Zanic said the case, including the outcome, was frustrating. While he believes Kenneth Leighty’s claim it was an accident, what did happen will likely remain unsaid, he added.

      “There are two people who know what happened that day,” Zanic said. “One was in jail and had a lawyer and didn’t want to talk to us. The other was dead. Without this agreement, this wouldn’t have happened. We did not have the circumstantial evidence to proceed.”

      The time between the murder and the prosecution certainly didn’t help, Zanic said, but no one involved in the case now can criticize how the case was handled when Sherry Leighty first disappeared, he said. Zanic called the work of the present-day investigators “next to miraculous” and praised the efforts of the scores of people who played a part in bringing Sherry Leighty’s killer to justice, even if the end result is a bit unsatisfying.

  4. Served 5/68 to 6/69 with C CO. 1/23 INF

    I did a summer and winter tour of the DMZ. they were very different for each other, but had many of the same issues.
    I want to let you know what life was like during the summer tour. Based out of Camp Clinch, you test fired your weapons first and then climbed on board for a short ride to the zone. If you pulled patrol, you set up a perimeter at night and kept an eye out for infiltrators. We were good at it, capturing one man who owned only three things, pants, shirt and a suicide pill he really didn’t want to eat. I was the RTO and called the incident in. A few hours later a special patrol picked him up that included some scary looking Korean soldiers, and wisked him away. The place we caught him was were an old village once stood. Nothing but concrete scraps, overgrown rice paddy dikes, and a few leaning burial markers. Sometimes at night we could hear the scream of a tiger, scary but special. Years later I had heard that the north had killed all the cats off, but there were stories that a few free ones still roamed the zone. I hope that’s a true story.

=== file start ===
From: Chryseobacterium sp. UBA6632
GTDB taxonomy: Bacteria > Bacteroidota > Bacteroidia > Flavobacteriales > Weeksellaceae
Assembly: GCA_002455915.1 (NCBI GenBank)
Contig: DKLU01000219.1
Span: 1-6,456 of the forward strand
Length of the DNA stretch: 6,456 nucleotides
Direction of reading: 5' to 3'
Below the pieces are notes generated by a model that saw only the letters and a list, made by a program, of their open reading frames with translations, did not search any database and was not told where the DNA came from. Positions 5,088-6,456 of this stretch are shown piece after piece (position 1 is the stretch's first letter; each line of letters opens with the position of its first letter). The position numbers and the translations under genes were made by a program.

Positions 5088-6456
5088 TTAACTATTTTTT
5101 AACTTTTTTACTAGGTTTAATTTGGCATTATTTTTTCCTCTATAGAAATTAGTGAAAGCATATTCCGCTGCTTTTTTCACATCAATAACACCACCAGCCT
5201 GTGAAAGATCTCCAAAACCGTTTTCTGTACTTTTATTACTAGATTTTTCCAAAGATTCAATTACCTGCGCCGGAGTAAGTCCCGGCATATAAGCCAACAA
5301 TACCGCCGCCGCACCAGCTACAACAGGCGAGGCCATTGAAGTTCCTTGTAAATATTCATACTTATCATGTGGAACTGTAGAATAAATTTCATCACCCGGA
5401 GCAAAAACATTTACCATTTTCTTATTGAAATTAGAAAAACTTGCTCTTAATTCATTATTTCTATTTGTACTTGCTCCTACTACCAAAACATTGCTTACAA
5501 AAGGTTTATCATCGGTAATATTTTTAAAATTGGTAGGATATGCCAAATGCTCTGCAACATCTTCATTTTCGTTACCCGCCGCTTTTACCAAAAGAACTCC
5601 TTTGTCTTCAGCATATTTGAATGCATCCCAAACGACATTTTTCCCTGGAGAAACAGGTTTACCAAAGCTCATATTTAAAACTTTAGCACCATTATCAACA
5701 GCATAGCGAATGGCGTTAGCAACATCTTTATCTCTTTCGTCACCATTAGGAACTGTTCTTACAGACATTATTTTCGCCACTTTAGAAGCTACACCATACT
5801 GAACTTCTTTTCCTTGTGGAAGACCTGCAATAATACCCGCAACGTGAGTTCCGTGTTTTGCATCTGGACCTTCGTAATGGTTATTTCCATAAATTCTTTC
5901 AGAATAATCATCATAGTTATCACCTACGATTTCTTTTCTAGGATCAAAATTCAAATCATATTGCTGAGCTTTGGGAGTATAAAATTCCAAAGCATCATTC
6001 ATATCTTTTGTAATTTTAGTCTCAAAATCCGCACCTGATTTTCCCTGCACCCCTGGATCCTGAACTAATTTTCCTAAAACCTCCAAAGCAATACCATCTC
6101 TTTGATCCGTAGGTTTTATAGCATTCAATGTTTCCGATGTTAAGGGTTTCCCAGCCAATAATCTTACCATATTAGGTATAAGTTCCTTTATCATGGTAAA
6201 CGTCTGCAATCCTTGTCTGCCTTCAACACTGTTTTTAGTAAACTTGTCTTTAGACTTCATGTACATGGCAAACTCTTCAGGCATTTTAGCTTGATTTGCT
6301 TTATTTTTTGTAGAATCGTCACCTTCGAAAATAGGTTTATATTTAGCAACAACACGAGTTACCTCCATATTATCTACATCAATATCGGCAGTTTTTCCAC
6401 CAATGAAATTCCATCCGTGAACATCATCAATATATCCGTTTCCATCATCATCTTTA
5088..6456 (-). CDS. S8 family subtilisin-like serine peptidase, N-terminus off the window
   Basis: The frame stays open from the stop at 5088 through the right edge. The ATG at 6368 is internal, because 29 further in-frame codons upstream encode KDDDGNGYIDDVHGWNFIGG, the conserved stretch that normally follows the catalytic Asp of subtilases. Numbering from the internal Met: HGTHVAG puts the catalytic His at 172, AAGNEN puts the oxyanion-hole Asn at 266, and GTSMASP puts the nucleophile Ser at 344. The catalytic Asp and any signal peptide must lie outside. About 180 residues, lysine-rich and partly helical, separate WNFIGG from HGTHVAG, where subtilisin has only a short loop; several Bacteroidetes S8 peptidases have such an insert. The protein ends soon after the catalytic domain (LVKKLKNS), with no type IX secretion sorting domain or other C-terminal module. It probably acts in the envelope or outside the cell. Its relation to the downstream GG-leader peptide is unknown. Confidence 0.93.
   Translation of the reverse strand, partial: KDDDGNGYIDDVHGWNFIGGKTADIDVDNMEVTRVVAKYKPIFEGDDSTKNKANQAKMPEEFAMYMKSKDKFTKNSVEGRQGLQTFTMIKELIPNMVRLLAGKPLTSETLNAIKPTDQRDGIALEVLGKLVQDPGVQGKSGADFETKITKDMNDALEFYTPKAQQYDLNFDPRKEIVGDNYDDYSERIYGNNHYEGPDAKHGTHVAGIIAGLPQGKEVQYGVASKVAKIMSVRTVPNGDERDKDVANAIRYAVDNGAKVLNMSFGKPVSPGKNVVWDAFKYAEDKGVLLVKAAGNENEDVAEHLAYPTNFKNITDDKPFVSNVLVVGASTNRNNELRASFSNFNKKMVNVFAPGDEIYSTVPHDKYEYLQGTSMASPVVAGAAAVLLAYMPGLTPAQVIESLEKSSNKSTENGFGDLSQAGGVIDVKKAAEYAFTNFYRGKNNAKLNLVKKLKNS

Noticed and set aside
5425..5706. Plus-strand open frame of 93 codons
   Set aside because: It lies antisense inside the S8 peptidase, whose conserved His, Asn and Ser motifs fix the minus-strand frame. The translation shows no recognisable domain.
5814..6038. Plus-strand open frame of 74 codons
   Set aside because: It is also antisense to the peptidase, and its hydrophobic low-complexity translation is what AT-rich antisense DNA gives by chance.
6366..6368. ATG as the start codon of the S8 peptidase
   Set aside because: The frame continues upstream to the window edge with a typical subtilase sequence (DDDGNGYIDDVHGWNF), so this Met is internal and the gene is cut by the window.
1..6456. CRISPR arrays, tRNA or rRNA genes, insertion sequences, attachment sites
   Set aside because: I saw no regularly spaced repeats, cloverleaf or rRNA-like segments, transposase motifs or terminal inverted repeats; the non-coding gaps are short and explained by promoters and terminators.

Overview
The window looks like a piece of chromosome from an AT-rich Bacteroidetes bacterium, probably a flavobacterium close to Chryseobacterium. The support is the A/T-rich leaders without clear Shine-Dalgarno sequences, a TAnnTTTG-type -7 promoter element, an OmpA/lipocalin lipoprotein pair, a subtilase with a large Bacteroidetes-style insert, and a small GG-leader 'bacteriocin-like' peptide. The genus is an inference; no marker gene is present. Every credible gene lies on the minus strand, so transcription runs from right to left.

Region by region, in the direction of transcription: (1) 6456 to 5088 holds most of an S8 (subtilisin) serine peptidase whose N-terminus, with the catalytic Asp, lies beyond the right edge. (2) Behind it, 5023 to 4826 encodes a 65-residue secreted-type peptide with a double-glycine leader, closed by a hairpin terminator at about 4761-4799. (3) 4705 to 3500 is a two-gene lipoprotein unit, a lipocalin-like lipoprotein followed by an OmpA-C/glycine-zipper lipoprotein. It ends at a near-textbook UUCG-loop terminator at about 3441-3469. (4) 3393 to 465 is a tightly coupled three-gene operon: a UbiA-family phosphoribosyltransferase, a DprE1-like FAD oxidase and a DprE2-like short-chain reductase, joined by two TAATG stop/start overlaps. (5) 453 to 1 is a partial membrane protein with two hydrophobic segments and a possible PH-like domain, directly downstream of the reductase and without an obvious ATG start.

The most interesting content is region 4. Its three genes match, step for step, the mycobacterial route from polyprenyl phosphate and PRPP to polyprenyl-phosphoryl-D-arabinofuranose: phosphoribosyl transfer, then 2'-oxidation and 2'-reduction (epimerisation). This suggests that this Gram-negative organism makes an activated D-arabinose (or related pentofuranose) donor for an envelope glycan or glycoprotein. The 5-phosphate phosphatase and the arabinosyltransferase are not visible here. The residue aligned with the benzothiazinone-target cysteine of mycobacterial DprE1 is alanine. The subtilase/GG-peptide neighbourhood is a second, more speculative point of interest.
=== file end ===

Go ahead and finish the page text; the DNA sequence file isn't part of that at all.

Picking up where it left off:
If you weren’t on patrol for 3-4 days, you went and pulled watch on one of the OP’s, high on a hill and located deep in the zone. When we had firefights at night, the incoming tracers were green and we returned fire with red tracers, pretty, and a deadly light show. We would hunkered down in the trenches, peering up waiting for an all clear. Meanwhile the huge speakers would blast away at us with non stop propaganda. Occasionally, leaflets would flutter from the sky claiming the good life in the north and condemning us murders for protecting the south.

    And lastly, mind numbing guard duty in the huge sand bag protected towers. The towers stood next to the fence, and beyond the fence was a mine field. We would rotate positions from the towers to fox holes east and west of the towers, they were usually wet and swampy. Around these fox holes there was no vegetation, here agent orange had been sprayed. Hourly radio check in was mandatory, and occasionally a surprise visit from some poor second lieutenant looking for alert or sleeping soliders.

    I was a light weapons infantryman, armed and empowered to protect the south, my friends and myself. I am proud to do the job best I could, but a part of us will always be back there looking for a way home.

  5. Holy smokes, I wasn’t aware of Ken’s situation!
    I sent pictures and other info back in 2009, couldn’t figure out why no response.